Quantcast
Environmental News for a Healthier Planet and Life

Help Support EcoWatch

Pete Seeger Warns Gov. Cuomo on Fracking

Energy

Food and Water Watch

by Seth Gladstone

In the annals of American populist activism, there are few individuals who have been more engaged or been more pervasive than Pete Seeger. His vehement opposition to fracking is a logical stance from the man who has come to define the fight for responsible and responsive government in America.

Seeger, the folk singer, television host and prolific political activist, has penned and performed many of the protest songs that are synonymous with the key social movements of the 20th century. From his musical calls to action with Woody Guthrie and Peter, Paul and Mary during the Vietnam War to his politically-minded comedy routines on network television over the decades, Seeger was out front and in full voice on any number of popular (and sometimes not so popular) causes over the years.

More recently, Seeger has taken up a number of environmental causes, focusing much of his attention on clean water issues around the Hudson River Valley, where he makes his home. Seeger’s commitment to water issues and the rights of communities to access natural resources for sustenance and recreation have been unparalleled in our time. So it’s no surprise that he’s jumping into the fight against fracking in his home state.

In this powerful statement to New York State Governor Andrew Cuomo, Seeger speaks bluntly about his admiration for Cuomo’s father Mario, the former governor, and the family legacy that he believes to be in jeopardy over the fracking issue. Take a look, and do share with all of those among us who have counted on Pete Seeger to speak on our behalf for generations. Then be sure to let Gov. Cuomo know how you feel as well!

Watch Seeger's statement below:

Visit EcoWatch’s FRACKING page for more related news on this topic.

 

EcoWatch Daily Newsletter

Lit candles, flowers and signs are seen in front of the U.S. embassy in Warsaw, Poland on May 31, 2020. Aleksander Kalka / NurPhoto / Getty Images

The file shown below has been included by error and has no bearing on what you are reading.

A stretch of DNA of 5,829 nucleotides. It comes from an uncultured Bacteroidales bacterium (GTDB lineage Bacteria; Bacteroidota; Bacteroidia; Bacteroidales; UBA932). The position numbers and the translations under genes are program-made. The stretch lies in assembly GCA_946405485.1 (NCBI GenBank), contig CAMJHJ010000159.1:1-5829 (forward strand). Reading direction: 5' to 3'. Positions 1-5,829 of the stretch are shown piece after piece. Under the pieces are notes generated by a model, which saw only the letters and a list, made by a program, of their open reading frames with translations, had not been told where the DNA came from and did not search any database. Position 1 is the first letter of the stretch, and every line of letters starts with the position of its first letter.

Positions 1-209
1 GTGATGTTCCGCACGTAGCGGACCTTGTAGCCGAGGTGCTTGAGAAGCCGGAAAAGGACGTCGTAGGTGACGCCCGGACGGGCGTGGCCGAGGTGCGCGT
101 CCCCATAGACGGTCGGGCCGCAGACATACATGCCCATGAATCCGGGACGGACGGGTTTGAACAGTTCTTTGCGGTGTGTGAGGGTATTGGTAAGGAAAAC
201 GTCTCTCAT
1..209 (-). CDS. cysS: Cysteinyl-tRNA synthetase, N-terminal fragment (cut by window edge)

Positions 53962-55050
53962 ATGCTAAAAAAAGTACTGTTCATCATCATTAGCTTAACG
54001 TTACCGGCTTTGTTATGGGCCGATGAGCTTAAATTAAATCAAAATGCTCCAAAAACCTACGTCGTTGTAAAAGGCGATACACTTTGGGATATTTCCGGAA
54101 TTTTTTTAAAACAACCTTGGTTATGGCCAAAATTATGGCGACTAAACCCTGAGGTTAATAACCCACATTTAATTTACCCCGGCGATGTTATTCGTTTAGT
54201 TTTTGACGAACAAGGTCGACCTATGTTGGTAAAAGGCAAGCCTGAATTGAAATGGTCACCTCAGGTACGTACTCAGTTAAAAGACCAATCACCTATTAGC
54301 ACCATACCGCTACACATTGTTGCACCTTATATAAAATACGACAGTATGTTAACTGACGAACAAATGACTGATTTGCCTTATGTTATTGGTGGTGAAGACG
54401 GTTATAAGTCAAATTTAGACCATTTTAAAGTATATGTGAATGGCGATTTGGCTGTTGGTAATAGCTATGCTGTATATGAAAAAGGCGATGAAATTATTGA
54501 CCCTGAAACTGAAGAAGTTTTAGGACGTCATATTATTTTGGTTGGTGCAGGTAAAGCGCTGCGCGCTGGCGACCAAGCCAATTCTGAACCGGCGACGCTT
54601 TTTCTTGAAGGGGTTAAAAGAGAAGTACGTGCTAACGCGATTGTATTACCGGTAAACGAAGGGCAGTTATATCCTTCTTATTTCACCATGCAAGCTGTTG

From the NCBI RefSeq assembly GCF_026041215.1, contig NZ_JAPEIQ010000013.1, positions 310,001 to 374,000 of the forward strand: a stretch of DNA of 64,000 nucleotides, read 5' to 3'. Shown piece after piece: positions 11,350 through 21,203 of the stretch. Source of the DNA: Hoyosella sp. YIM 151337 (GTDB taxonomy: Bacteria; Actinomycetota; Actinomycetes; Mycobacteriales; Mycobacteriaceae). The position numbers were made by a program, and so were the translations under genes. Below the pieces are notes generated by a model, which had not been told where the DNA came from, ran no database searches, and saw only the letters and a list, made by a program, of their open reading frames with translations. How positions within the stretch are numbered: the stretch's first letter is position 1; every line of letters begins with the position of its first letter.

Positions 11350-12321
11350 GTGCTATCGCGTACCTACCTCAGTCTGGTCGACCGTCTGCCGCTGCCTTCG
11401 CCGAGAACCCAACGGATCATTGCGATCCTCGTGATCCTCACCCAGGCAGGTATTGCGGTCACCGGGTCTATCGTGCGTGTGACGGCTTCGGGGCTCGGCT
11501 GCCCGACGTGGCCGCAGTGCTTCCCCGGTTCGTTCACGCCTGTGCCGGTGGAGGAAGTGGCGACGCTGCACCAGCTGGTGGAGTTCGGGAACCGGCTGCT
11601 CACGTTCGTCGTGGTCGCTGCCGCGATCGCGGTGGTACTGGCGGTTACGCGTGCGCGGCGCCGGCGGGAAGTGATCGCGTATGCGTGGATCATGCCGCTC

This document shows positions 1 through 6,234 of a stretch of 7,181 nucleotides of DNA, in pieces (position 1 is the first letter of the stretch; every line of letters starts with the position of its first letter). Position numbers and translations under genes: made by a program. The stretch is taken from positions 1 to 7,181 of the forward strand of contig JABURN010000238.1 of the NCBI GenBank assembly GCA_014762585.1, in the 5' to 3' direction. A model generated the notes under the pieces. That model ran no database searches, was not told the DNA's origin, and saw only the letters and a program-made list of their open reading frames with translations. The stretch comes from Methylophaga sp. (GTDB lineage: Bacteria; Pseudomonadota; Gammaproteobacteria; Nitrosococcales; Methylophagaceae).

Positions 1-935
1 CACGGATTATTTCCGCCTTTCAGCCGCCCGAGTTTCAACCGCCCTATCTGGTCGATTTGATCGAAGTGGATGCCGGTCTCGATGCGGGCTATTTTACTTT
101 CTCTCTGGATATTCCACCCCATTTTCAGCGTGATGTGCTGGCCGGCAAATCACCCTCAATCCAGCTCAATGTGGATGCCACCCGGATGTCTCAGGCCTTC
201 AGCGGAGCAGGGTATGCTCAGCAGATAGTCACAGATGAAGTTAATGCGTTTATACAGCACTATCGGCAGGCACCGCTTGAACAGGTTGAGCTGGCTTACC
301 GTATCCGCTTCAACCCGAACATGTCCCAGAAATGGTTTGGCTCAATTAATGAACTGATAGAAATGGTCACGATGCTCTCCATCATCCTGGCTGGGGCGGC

As protests are taking place across our nation in response to the killing of George Floyd, we want to acknowledge the importance of this protest and the Black Lives Matter movement. Over the years, we've aimed to be sensitive and prioritize stories that highlight the intersection between racial and environmental injustice. From our years of covering the environment, we know that too often marginalized communities around the world are disproportionately affected by environmental crises.

Read More Show Less
Sockeye salmon are seen swimming at a fish farm. Natalie Fobes / Getty Images

By Peter Beech

Using waste food to farm insects as fish food and high-tech real-time water quality monitoring: innovations that could help change global aquaculture, were showcased at the World Economic Forum's Virtual Ocean Dialogues 2020.

Read More Show Less
Shanika Reaux walks through the devastated Lower Ninth Ward on May 10, 2006 in New Orleans, Louisiana, after her home was destroyed by Hurricane Katrina. Mario Tama / Getty Images

The big three broadcast channels failed to cover the disproportionate impacts of extreme weather on low-income communities or communities of color during their primetime coverage of seven hurricanes and one tropical storm over three years, a Media Matters for America analysis revealed.

Read More Show Less
Several drugmakers and research institutions are working on vaccines, antivirals and other treatments to help people infected with COVID-19. krisanapong detraphiphat / Moment / Getty Images

Researchers at the pharmaceutical giant Eli Lilly announced yesterday that it will start a trial on a new drug designed specifically for COVID-19, a milestone in the race to stop the infectious disease, according to STAT News.

Read More Show Less
The Sumatran rhino is one of 515 endangered species of land animals on the brink of extinction. Mark Carwardine / Photolibrary / Getty Images

The sixth mass extinction is here, and it's speeding up.

Read More Show Less
People are having a hard time trying to understand what information is reliable and what information they can trust. Aekkarak Thongjiew / EyeEm / Getty Images

By Cathy Cassata

With more than 1.7 million confirmed cases of COVID-19 in the United States and more than 100,000 deaths from the virus, physicians face unprecedented challenges in their efforts to keep Americans safe.

They also encounter what some call an "infodemic," an outbreak of misinformation that's making it more difficult to treat patients.

Read More Show Less

Trending

Workers clean up a crude oil leak from a pipeline in Minnesota in 2002. JOEY MCLEISTER / Star Tribune via Getty Images

The Trump administration has finalized a rule making it harder for states and tribal communities to block pipelines and other infrastructure projects that threaten waterways.

Read More Show Less